Within these little kingdoms too, conflict was very much the norm, with local lords locked in endless small scale turf wars. Combat was mostly between mounted knights: any local peasants who might have made up the infantry were usually needed on the land. At the same time, there were truces in fighting with the Muslims, some of which on occasion lasted decades. The Moors had their own divisions, with inequalities between the Arab elite and the North African Berber rank and file, which lead, at times to tension and, in some cases, open conflict.

The Reconquista was more messy and confusing than the later mythology would have us believe. The story of the renowned ‘El Cid’ is case in point. Rodrigo Diaz de Vivar (1054-1099) was a truly formidable figure; but he was also a profoundly ambivalent one, as his very nickname shows. ‘Cid’ is no Spanish word, but comes from the Arabic Sayyidi (‘chief’ or ‘boss’). He was a warlord, loyal mainly to himself. Amidst the complicated realities of a rapidly changing situation, he found himself fighting on the Muslim side on more than one occasion.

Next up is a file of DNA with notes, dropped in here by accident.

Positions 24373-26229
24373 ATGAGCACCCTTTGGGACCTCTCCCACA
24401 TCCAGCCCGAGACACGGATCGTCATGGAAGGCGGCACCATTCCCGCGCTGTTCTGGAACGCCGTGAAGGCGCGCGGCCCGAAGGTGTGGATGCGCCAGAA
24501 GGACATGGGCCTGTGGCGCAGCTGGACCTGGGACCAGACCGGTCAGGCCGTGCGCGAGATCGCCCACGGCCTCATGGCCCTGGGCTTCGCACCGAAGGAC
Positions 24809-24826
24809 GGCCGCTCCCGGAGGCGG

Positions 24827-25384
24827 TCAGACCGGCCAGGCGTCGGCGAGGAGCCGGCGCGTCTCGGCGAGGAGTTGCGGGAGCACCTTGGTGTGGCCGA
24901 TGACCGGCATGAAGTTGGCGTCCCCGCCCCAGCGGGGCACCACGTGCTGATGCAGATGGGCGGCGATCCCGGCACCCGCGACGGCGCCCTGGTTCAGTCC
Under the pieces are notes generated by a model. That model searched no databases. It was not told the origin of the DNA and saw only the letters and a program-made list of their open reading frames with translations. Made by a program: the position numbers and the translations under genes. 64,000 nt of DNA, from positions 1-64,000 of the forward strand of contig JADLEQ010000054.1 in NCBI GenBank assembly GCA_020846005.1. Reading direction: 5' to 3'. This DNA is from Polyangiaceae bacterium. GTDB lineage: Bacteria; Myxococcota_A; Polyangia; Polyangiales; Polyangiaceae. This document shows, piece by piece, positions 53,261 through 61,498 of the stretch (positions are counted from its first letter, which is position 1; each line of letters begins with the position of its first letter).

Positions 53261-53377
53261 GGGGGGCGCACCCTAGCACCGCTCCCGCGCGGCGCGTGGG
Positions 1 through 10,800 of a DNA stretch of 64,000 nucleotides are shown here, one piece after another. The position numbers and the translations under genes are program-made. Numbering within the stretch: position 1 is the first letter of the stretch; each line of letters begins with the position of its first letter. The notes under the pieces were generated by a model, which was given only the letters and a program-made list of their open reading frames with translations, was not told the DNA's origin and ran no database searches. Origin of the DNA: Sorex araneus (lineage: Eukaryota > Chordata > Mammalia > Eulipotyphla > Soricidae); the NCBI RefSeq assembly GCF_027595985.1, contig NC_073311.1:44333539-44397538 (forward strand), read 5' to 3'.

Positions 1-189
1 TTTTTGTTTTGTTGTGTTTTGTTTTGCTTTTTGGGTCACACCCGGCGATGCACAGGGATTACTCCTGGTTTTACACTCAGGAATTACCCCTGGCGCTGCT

Though real, religious oppositions sometimes paled into insignificance beside other enmities. It was not unusual for Muslim and Christian leaders to form alliances against rivals in their own camps. Even so, by slow degrees Christian kings were extending their sphere of influence; in 1074 Ferdinand I of Leon took Coimbra, now part of modern Portugal from the Moors.

El Cid's Sword

An inscription claims this weapon is Tizona, the legendary blade of El Cid. Metallurgical analysis has shown that the steel blade was forged in Cordoba in the 11th century.
An inscription claims this weapon is Tizona, the legendary blade of El Cid. Metallurgical analysis has shown that the steel blade was forged in Cordoba in the 11th century. | Source

The Official Trailer For A Movie Made About El Cid